Over the past few years Korea has become, if not a major player, at least significantly involved in the world bloodstock industry. That has resulted in a number of reasonably well-known stallions, principally from the United States, finding themselves in Korea. So what happens to them here?
The KRA began a domestic breeding industry in the 1990’s. Like most decisions here, it was done with realpolitik in mind. As a monopoly and a public company, the KRA is subject to the whims of the government of the day and as a result, needs to make itself as vital as possible to the nation.
That doesn’t just mean betting revenue – a casino with its mindless games of chance can do that – it also means jobs and support for the rural economy, something that had been neglected in Korea’s rush to development in the late 20th century.
The early breeding industry was haphazard. While the government was behind the idea, it simply gave subsidies for farmers to start breeding racehorses but offered no practical support as to actually how to breed racehorses. It was left to private farms such as Isidore to lead the way in bringing over foreign talent to oversee the breeding program.
The KRA also set up its own Stud Farms, on Jeju Island and also at Jangsu on the mainland. At its peak, it stood about 30 stallions but has gradually been encouraging private farms to take over and now does not automatically replace pensioned or passed away stallions. It now only purchases marquee names; Hansen and Tiz Wonderful being recent examples.
The KRA’s Jeju Stud Farm is nothing short of a five-star hotel for stallions. When not servicing mares, the select few are housed in spacious boxes or in their own private paddocks. On a recent Monday, only leading sire in Korea Menifee was in his box.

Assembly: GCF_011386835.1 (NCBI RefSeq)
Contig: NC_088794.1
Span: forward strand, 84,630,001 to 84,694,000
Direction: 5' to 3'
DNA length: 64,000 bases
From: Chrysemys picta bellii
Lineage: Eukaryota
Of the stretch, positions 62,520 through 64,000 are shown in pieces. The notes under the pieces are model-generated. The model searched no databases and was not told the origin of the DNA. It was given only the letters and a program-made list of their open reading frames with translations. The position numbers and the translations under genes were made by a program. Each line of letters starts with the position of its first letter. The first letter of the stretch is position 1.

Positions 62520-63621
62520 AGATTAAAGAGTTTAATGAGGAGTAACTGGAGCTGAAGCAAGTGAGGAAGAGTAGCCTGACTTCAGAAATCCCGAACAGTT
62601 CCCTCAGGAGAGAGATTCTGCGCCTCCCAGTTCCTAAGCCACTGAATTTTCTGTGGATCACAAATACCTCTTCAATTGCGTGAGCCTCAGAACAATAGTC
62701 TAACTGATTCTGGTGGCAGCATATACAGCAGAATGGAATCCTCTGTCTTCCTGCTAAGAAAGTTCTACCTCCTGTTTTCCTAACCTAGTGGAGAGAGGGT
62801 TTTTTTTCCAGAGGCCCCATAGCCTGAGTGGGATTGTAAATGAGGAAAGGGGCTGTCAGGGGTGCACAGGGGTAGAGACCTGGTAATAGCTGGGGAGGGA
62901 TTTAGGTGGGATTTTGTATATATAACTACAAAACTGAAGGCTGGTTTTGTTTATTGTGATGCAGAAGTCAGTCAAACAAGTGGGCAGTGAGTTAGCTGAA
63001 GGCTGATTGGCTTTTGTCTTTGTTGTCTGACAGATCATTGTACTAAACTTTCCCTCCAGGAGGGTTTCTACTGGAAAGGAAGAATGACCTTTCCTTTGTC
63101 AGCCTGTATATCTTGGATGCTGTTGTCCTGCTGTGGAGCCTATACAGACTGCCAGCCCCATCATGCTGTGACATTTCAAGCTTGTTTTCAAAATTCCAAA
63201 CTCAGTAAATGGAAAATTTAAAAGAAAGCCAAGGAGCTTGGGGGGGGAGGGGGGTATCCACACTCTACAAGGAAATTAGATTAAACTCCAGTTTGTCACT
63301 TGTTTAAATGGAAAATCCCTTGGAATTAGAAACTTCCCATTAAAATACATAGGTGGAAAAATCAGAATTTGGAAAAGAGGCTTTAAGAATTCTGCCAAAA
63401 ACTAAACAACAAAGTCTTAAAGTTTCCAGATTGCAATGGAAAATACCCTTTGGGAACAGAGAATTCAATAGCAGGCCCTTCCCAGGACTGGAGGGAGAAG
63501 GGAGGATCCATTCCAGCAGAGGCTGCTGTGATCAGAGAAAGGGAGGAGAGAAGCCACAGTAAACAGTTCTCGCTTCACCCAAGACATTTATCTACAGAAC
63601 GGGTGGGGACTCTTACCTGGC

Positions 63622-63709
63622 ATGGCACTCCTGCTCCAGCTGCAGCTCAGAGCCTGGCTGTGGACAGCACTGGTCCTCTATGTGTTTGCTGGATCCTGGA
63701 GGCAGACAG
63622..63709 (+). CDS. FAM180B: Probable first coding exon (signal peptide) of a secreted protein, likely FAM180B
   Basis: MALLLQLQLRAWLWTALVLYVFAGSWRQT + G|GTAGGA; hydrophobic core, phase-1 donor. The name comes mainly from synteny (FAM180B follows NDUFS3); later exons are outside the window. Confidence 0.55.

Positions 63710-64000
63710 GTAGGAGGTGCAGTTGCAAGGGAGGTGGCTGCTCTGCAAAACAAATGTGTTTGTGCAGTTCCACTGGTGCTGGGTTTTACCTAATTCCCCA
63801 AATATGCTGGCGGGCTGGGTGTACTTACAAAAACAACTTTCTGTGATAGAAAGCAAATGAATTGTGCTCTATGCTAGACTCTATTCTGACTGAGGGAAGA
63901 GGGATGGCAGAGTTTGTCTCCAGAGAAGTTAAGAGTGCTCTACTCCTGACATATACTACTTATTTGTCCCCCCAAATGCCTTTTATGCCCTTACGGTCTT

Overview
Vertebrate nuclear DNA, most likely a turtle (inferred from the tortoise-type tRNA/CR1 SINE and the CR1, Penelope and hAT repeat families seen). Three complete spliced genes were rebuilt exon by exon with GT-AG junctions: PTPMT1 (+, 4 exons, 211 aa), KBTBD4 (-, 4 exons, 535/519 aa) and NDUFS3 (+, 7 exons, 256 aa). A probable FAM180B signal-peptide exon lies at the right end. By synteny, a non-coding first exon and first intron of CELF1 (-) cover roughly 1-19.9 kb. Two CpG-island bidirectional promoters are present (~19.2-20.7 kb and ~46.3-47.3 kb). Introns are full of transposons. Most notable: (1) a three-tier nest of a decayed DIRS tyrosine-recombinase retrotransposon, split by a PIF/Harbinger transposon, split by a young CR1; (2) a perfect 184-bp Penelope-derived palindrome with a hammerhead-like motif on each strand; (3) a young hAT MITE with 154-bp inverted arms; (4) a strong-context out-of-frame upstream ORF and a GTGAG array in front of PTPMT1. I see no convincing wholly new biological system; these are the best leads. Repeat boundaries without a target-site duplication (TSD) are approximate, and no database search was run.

Now 19-years-old, Menifee has been in Korea since 2006. That’s about as long as me but I have a feeling Menifee understands Korean better than I do. His handler (wearing a Hansen baseball cap) calls his name and in Korean, asks him to come out of his box and stand to attention – which he does. He is perfectly happy to trot up and down outside in the pouring rain while the French TV crew (who I have tagged along with as designated um….drinker) filmed him.
The rest of the stallions are outside in their private paddocks where they spend most of their time. Walking out of the stables and into a typically idyllic Jeju scene, even three paddocks over, one horse stands out. Of course he is the easiest to recognize but he is also the only one who is standing right at the very edge of his paddock, waiting for visitors. He cranes his neck to see who might be approaching and jumps about to attract their attention.
Hansen is a remarkably sociable stallion. The day has been stormy and Hansen has been rolling in the mud. He looks more like a bedraggled pony than a Gotham Stakes and Breeders’ Cup Juvenile winner but he puts his head through the railings to be petted. “Do you remember me?” the lady from Equidia asks, “I met you at Churchill Downs four years ago”.
He probably doesn’t but he makes a good show of it, allowing himself to be absolutely fawned over, even by the hitherto alpha-male French cameraman who has only vaguely heard of him but who turns into a simpering fanboy in his presence. Like everybody else. “Hansen loves people and everybody loves him” explains the Stud Farm manager – who is still wearing the cap with Hansen’s name on it